Southern Africa’s Citrus Growers’ Association (CGA) has welcomed Mozambique’s citrus industry to the fold

South Africa has a long-standing track record of support for the exports of Mozambique citrus, but this will now be taken to a new level with the local industry’s decision to join the Citrus Growers Association of Southern Africa (CGA).

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The CGA said it had signed a memorandum of understanding with the Mozambique Citrus Association (MCA) this week.

“In joining the CGA, Mozambican farmers will now have access to a wealth of expertise and support,” it stated.

Towards the end of the 1980s, South African quality standards agency PPECB supplied inspection services for the export of fresh fruit through the port of Mozambique.

Tertius Strauss, Mozambican citrus grower and General Manager of Verdant Produce Mozambique, said the agreement was the start of what ”will turn out to be an incredible journey”.

“It is a journey that will continue for generations, as we are establishing an enduring citrus industry in Mozambique,” said Strauss.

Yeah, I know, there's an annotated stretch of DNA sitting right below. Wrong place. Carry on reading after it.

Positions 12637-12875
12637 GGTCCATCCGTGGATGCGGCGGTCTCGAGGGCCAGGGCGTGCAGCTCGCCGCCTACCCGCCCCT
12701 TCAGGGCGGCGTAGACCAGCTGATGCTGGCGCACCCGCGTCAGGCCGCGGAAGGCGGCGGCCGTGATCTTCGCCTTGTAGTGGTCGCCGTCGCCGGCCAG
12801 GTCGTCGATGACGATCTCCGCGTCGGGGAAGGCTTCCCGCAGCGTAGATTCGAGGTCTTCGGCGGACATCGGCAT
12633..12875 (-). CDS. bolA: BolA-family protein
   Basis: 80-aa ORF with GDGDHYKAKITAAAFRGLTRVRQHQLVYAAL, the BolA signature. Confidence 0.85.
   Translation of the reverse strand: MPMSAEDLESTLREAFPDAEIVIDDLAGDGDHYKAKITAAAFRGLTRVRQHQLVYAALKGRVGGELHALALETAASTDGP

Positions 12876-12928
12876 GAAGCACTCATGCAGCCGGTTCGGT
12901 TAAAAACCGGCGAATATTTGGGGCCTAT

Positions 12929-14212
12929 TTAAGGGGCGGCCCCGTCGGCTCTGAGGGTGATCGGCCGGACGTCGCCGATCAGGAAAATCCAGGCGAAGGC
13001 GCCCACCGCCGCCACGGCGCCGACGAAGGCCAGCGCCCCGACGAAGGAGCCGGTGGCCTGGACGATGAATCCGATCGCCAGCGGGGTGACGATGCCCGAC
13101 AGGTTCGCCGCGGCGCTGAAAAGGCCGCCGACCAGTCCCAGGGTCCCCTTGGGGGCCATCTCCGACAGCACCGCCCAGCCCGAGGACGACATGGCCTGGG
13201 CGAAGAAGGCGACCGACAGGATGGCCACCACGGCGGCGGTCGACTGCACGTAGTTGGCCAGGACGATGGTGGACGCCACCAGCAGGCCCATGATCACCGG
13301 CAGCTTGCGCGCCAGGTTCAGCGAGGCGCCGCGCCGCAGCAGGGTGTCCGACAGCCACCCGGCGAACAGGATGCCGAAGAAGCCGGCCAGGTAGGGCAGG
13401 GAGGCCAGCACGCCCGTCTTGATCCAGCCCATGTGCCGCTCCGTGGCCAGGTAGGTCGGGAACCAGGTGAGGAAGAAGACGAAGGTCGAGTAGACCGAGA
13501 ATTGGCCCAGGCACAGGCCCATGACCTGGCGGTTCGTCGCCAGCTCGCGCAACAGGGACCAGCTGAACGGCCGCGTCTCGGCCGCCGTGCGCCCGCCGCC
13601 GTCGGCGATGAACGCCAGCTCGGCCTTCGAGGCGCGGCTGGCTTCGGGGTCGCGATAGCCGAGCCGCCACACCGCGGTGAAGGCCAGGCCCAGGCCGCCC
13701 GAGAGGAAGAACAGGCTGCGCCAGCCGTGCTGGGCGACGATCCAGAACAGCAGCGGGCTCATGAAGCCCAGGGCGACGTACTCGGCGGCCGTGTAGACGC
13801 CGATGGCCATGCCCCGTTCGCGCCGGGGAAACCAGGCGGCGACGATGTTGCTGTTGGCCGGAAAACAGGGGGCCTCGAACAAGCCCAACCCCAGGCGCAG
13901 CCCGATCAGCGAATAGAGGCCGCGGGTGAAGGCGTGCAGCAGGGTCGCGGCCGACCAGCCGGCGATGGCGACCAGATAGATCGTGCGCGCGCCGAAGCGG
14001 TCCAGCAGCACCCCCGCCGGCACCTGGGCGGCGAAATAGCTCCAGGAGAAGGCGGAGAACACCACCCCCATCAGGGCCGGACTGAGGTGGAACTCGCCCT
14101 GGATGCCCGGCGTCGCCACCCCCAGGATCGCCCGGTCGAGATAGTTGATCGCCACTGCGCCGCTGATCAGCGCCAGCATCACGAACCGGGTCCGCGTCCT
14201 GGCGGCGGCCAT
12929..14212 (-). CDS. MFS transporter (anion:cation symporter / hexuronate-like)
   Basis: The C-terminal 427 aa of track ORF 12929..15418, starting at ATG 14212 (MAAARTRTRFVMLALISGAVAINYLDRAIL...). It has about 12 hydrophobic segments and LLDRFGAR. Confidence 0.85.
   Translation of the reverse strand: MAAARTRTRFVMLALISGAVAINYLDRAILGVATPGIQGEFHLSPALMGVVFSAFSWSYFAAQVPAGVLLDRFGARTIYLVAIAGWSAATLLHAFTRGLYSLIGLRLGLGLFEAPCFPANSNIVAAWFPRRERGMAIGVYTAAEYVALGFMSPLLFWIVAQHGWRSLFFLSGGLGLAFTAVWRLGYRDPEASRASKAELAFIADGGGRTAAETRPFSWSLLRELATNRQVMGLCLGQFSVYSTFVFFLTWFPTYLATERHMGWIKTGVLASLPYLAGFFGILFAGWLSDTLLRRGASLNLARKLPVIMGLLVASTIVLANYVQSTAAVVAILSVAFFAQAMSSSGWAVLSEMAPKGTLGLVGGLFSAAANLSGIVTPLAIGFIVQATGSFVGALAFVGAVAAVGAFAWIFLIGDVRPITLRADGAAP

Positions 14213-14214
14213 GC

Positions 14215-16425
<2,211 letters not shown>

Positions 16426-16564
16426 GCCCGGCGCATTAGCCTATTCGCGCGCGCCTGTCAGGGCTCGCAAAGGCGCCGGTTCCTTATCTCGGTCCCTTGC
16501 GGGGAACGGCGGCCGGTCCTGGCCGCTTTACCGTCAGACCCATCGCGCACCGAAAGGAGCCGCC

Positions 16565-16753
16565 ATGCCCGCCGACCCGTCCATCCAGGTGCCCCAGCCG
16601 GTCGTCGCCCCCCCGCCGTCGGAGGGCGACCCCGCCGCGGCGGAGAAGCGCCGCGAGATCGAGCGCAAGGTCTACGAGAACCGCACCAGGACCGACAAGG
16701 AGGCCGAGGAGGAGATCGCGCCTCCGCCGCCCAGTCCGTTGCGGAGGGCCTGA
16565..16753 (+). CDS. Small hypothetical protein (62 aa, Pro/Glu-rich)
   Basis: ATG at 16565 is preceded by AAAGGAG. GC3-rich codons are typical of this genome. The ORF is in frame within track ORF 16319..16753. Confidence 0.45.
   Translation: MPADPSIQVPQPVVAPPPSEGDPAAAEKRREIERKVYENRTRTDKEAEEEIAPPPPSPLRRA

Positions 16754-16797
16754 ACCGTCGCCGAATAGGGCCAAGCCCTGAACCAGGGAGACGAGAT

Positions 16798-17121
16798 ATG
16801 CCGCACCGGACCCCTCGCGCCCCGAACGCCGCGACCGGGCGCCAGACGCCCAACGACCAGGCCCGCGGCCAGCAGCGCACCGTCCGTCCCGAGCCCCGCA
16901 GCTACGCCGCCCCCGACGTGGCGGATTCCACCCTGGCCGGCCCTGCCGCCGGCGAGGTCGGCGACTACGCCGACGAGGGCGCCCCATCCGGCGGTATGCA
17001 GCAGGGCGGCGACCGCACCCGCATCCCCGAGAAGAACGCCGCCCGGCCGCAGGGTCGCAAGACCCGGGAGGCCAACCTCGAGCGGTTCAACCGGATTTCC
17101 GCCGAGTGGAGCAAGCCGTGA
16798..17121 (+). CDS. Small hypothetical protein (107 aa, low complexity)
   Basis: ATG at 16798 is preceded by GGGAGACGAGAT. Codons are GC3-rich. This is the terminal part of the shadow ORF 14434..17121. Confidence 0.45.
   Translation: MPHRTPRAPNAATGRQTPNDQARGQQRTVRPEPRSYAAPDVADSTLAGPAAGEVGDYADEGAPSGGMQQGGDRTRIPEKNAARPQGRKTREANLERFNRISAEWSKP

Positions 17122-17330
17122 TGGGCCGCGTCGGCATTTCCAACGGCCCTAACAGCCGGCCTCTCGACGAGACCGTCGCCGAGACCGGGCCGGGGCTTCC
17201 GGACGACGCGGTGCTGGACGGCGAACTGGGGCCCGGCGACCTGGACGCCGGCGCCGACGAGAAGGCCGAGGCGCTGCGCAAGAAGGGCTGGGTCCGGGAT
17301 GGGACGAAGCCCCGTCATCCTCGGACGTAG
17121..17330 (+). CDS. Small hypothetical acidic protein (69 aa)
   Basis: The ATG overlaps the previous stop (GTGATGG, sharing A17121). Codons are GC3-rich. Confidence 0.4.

“At present it is very small, about 350ha, but it has so much potential. Joining the CGA is one of the ways we are getting citrus in Mozambique up and running and onto the global stage.”

The CGA said its group of companies would empower the MCA in several ways.

“These include receiving technical assistance from Citrus Research International (CRI), advanced training by the Citrus Academy, and increased access to international markets through established CGA channels,” it explained.

“Even though right now there are only two large citrus farms – one near Maputo and one near Massingir – it is not about the number of growers, but about the future possibilities,” Strauss explained.

”For instance, the orchards at Massingir are only three years old. It employs 150 people at the moment, but when the project is completed, it will provide over 800 jobs.”

The MCA is a broad-based grouping of stakeholders that are engaged in the citrus industry. 

“They are motivated to establish a flourishing Mozambican citrus sector by leveraging their unique advantages, which include the nearby Port of Maputo,” Strauss outlined. ”Lemons, Valencia oranges and grapefruit are currently grown in the South of the country.”

Justin Chadwick, chief executive of the CGA, said the association already represented over 1,560 growers from South Africa, Eswatini, Zimbabwe, Botswana and Namibia.

“It is a great pleasure to welcome our Mozambique neighbours as well,” he said.

”We are now a truly united Southern African industry association. The world appreciates the quality of citrus from our region. This represents immense opportunities for everyone in Southern Africa. By working together, growers across borders can achieve greater efficiency, competitiveness, and profitability.”